The United Nations’ World Food Programme is expanding its Ethereum-based blockchain payments system to avoid the transfer fees incurred via the traditional banking system.
Over a year ago in January 2017, the World Food Programme (WFP) successfully tested ‘Building Blocks’, an early experiment that enabled the transfer of WFP food and cash on a public Ethereum blockchain through a smartphone app, to vulnerable families in Pakistan.
“Blockchain technology, most famously associated with the crypto-currency Bitcoin, offers unique opportunities for humanitarian agencies to provide the best-possible assistance to vulnerable people around the world,” the WFP said at the time.
Within months, the WFP ran a full pilot in the Jordanian refugee camp of Azraq to successfully facilitate cash transfers for over 10,000 Syrian refugees on its blockchain payments platform. The pilot alone is said to save the agency $150,000 a month while eliminating a staggering 98% of bank-related transfer fees, according to Munich WFP innovation lab chief Bernhard Kowatsch.
Beyond money transfers, the implementation of blockchain technology enabled Syrian refugees to buy food from local retailers using a biometric scan of their eye wherein each transaction is recorded on a blockchain. The use of cash, bank cards or paper vouchers is rendered obsolete as refugees needn’t share any sensitive data with banks or mobile operators. Instead, refugees benefit from greater security and privacy through an immutable, secure blockchain.
Now, the UN agency – feeding over 100 million people across 80 countries – is expanding its Ethereum-based blockchain platform after estimating savings of millions of dollars in bank transfer fees by utilizing decentralized blockchain technology.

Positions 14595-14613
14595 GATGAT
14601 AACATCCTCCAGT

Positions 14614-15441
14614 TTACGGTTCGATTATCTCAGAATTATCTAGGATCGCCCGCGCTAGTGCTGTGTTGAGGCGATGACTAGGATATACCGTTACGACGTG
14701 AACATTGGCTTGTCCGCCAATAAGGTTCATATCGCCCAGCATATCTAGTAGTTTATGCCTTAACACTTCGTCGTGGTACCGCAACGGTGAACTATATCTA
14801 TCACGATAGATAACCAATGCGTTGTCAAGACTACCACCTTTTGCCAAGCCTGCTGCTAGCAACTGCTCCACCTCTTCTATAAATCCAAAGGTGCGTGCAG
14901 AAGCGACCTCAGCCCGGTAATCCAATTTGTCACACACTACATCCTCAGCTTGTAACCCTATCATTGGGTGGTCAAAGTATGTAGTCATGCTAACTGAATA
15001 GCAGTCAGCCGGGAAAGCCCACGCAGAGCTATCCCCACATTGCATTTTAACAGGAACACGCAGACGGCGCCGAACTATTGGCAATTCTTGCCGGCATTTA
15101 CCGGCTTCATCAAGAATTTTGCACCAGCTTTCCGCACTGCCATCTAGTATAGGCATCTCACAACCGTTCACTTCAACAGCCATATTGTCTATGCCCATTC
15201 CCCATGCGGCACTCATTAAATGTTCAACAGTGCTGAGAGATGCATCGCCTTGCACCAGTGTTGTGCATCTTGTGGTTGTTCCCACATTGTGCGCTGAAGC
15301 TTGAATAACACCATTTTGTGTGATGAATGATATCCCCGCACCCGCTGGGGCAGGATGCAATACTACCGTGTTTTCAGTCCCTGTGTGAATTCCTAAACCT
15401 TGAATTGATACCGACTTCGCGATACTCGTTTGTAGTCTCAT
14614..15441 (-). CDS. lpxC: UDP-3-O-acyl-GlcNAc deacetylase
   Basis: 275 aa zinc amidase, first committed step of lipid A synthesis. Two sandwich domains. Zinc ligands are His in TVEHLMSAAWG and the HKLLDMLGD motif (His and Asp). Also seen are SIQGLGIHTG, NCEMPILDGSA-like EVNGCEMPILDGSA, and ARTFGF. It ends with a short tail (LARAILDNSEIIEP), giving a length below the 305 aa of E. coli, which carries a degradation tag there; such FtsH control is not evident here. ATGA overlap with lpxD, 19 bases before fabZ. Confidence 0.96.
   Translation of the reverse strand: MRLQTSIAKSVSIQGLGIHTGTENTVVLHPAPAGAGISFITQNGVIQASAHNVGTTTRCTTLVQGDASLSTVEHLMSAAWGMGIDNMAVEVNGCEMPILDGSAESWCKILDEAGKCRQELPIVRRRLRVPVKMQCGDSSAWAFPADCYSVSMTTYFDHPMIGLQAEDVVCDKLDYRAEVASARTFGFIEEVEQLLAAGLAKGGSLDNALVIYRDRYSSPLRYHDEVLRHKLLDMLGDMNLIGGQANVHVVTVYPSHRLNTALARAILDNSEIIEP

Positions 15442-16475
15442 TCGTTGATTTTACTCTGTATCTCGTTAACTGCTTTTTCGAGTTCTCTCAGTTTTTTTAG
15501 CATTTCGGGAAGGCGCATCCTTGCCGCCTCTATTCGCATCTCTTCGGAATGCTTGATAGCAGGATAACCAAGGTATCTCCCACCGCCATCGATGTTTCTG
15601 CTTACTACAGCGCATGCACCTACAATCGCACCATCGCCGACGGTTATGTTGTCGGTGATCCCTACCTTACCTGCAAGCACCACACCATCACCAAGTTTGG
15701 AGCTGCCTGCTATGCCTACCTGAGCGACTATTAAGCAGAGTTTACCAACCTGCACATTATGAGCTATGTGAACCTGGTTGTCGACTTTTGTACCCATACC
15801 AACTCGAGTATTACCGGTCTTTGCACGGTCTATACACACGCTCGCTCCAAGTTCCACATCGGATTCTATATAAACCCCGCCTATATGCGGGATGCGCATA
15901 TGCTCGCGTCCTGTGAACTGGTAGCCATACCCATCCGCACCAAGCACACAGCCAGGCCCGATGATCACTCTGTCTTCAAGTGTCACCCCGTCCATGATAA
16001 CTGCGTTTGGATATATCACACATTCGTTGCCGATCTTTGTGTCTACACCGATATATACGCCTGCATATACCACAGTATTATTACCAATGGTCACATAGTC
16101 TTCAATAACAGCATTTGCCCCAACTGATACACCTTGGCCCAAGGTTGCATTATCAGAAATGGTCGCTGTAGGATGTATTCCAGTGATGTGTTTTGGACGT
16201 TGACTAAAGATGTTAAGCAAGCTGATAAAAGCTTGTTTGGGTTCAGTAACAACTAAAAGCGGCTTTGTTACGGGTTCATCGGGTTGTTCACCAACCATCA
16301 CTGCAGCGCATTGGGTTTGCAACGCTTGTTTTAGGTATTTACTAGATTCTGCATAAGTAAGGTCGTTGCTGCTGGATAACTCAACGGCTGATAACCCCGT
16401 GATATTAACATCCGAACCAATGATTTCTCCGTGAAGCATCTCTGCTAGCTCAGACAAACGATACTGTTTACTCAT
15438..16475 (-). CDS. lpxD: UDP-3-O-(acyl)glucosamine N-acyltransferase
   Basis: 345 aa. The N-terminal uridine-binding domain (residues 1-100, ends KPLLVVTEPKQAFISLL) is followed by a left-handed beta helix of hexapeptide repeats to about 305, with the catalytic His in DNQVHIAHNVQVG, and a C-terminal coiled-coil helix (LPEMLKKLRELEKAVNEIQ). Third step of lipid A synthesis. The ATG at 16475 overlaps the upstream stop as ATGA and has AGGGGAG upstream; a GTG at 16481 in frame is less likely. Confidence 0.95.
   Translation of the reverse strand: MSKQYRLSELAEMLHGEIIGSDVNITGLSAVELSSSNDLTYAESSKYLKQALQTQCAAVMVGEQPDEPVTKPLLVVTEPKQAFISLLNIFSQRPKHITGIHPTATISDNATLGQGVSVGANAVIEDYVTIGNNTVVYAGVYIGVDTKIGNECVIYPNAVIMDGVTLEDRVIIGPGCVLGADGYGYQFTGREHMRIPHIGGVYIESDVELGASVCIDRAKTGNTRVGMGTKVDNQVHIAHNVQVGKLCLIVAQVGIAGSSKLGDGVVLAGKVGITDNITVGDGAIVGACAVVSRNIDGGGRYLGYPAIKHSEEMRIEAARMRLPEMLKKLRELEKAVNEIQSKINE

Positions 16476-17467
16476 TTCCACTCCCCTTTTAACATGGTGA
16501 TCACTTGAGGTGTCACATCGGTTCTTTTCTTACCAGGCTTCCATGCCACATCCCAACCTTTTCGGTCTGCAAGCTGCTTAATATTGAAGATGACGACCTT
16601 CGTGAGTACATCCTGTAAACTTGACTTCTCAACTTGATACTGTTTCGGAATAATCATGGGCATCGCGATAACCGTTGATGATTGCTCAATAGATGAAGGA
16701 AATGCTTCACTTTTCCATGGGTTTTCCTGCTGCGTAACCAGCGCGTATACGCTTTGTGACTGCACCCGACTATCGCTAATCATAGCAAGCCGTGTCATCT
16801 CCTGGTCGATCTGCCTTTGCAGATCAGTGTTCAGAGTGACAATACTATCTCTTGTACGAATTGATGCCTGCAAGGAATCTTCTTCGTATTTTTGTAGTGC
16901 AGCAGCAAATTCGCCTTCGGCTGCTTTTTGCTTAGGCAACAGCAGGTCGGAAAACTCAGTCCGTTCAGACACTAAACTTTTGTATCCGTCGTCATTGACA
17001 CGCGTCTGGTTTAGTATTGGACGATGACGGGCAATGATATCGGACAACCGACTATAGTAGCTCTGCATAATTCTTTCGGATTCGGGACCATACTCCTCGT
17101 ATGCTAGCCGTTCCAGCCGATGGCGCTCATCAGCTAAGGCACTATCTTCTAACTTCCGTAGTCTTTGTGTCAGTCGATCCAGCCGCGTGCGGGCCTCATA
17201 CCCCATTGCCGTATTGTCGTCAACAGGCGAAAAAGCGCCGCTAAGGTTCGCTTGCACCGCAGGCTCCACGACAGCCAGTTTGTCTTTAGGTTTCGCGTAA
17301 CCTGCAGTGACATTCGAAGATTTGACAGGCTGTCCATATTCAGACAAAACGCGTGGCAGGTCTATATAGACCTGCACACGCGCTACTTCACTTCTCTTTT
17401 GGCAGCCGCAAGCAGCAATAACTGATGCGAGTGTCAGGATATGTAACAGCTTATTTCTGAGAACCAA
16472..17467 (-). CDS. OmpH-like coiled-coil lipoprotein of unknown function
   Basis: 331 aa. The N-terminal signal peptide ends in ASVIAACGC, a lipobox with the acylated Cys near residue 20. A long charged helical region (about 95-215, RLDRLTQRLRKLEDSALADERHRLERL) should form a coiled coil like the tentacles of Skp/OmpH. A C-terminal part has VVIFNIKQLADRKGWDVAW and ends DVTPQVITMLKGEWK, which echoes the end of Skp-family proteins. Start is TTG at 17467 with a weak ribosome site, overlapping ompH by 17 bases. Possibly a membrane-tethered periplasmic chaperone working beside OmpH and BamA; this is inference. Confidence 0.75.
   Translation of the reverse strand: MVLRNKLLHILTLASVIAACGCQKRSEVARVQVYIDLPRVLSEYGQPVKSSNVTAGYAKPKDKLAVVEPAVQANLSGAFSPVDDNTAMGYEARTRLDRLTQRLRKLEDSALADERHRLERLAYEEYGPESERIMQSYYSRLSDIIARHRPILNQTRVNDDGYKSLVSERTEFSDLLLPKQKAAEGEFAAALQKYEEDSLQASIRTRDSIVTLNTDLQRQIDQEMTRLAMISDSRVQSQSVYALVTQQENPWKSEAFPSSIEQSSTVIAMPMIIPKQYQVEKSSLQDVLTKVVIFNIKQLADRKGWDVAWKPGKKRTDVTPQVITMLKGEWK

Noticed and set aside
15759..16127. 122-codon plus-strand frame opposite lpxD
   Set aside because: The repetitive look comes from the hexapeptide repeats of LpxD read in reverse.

Speaking to Bloomberg, UN WFP director Robert Opp stated:
“We felt we could replace the services offered by banks with blockchain. Blockchain helps promote collaboration by providing enormous amounts of data.”
The WFP has an annual budget of $6 billion and distributes about $1.4 billion in food vouchers and digital entitlements every year, Opp said. While not detailing specifics of the agency’s plans to further its use of blockchain technology, the director was quoted as stating:
“We’re putting in place a financial infrastructure.”
Beyond its usage in cash transfers, identity management and (food) supply chain operations, the WFP has previously stated it is researching applications of blockchain technology in other areas. “The full potential of blockchains can only be realized if all humanitarian actors collaborate around this platform” the WFP said in March 2017.
Other humanitarian efforts benefiting from blockchain innovation include India’s ‘Million Meals’ – the world’s largest midday school meal program that caters to over 1.6 million children in the country, using the decentralized technology for a number of critical processes in the food supply chain, data gathering and more.
Featured image from WFP/Farman Ali.
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